Kung Fu Practice Exercises

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Kung fu is a Chinese martial art. There are many different styles, such as Hung Gar or Wushu, that use their own exercises to train for specific punching or kicking techniques. Many of these styles, however, share some basic practice exercises that differentiate kung fu from other martial arts. While one type of drill covers physical conditioning, a second type of drill helps you to refine the mechanics of kung fu movements.

Kung fu exercises build flexibility, speed, endurance, power and balance.
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The horse stance is the fundamental position in kung fu as well as a classic exercise to build leg strength and endurance. The stance resembles the straddled position of your legs when you ride a horse. Stand with feet a little wider than shoulder-width apart, feet parallel. While keeping your knees over your feet, squat until your thighs are parallel to the ground. Hold your fisted hands at waist-level by your sides. Point your elbows straight back. Hold this position for as long as you can. In the past, students were required to hold the horse stance for hours, according to Paul Eng’s book “Kungfu Basics.” Today, kung fu practitioners will hold the stance for up to 20 minutes at a time.

In kung fu, pushups are used to strengthen not only your arms and core but also your wrists, hands and fingertips. In the classic military press position, perform a set of 20 pushups using your fists. Depending on your kung fu style, you can do a variety of hand positions for a pushup. The next level up from the fist is typically fingertip pushups in which you support your body weight on the tips of all five fingers. As you grow stronger, you can use fewer fingertips. For example, use only your thumbs, index fingers and middle fingers. In a Hung Gar kung fu session, you would do pushups with clawed hands and legs in a side split. At any level or variation of pushup, perform 20 to 50 reps.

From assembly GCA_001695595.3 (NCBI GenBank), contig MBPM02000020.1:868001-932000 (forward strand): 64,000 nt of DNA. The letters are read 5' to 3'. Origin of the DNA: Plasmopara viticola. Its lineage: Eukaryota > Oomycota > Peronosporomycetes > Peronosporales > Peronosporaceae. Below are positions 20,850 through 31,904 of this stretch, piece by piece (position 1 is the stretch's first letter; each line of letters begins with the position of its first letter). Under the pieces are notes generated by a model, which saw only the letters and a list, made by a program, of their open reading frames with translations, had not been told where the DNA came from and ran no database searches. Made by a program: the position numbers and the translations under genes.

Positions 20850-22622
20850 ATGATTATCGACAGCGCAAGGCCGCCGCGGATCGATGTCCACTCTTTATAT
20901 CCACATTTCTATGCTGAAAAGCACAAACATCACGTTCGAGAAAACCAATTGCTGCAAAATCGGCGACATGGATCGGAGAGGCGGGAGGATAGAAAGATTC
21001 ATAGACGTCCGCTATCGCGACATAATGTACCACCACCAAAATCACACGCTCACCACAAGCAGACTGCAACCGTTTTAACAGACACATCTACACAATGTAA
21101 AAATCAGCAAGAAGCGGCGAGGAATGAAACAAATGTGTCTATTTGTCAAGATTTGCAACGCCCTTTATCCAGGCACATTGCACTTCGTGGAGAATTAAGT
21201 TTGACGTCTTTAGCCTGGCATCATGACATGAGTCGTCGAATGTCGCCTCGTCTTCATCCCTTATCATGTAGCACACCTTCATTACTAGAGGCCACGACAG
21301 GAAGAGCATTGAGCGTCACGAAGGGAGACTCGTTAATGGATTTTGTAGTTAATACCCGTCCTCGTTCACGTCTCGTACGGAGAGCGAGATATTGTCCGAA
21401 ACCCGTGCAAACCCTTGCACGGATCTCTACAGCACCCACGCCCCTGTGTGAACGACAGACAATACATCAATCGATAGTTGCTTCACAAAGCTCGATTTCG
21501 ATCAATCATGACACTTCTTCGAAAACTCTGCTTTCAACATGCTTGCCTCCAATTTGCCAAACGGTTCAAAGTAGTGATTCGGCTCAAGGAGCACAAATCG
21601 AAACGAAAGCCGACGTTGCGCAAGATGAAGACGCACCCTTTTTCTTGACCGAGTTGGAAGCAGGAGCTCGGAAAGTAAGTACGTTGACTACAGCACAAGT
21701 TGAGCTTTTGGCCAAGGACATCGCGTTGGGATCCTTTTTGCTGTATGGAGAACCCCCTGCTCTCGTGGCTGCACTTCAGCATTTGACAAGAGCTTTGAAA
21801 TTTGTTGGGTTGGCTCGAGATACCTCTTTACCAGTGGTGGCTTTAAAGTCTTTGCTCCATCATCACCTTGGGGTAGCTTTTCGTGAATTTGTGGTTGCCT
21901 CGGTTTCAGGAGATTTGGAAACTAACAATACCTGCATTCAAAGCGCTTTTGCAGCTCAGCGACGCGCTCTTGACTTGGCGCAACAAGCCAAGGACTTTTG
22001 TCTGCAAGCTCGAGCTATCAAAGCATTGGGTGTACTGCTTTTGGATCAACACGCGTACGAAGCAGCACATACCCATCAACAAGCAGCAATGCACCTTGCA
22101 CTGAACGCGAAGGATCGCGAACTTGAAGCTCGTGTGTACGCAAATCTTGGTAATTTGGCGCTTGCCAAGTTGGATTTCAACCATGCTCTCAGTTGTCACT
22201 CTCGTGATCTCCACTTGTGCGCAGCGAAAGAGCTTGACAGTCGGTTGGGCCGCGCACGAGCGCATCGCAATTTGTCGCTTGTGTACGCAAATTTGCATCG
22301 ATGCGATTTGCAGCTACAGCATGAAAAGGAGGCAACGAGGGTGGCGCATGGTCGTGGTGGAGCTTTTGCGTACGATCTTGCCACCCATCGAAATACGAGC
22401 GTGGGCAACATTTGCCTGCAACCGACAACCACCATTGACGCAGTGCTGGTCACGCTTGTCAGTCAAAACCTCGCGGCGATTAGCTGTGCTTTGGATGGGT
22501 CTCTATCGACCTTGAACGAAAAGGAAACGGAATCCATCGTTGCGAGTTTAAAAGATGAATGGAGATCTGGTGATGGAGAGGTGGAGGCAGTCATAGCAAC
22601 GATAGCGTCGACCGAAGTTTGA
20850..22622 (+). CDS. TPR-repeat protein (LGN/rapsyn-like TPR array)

Iron hand training consists of exercises to strengthen and toughen your hands for striking and blocking techniques. For example, place a beanbag or small bag of sand on two stacked cement blocks. The blocks should reach the height of your hips. Assume a horse stance in front of the blocks and chop down on the beanbag with your right hand. Keep your hand relaxed until the point of impact. Just before you strike, turn, snap and tense your hand. To develop the backs of your hands and forearms, strike the bag with the back part of your fist. Remove one cement block to deliver forward punches, driving downward with one fist. Turn and snap your wrist just before impact. Let the first two knuckles of your fist absorb the impact of the punch.

In contrast to other martial arts, kung fu movements can mimic the shapes and motions of animals. For example, hand techniques include the tiger claw and eagle claw. To develop finger strength for clawed hands, perform weight lifting drills. For example, assume a horse stance and lift two plastic jars filled with sand. The jars should be of the same dimensions and weights. Wrap your fingers around the rims of both lids and slowly lift them at the same time. Keep your arms straight with elbows slightly bent. Avoid lifting one jar at a time. An unbalanced position can put too much stress on your back.

References

  • Kungfu Basics; Paul Eng
  • Power Training in Kung Fu and Karate; Ron Marchini et al.
  • Masters Manual of Hsing-I Kung Fu; John L. Price
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Resources

  • The Art of Shaolin Kung Fu: The Secrets of Kung Fu for Self-Defense, Health…; Wong Kiew Kit
  • Hung Gar Kung-Fu; Bucksam Kong et al.

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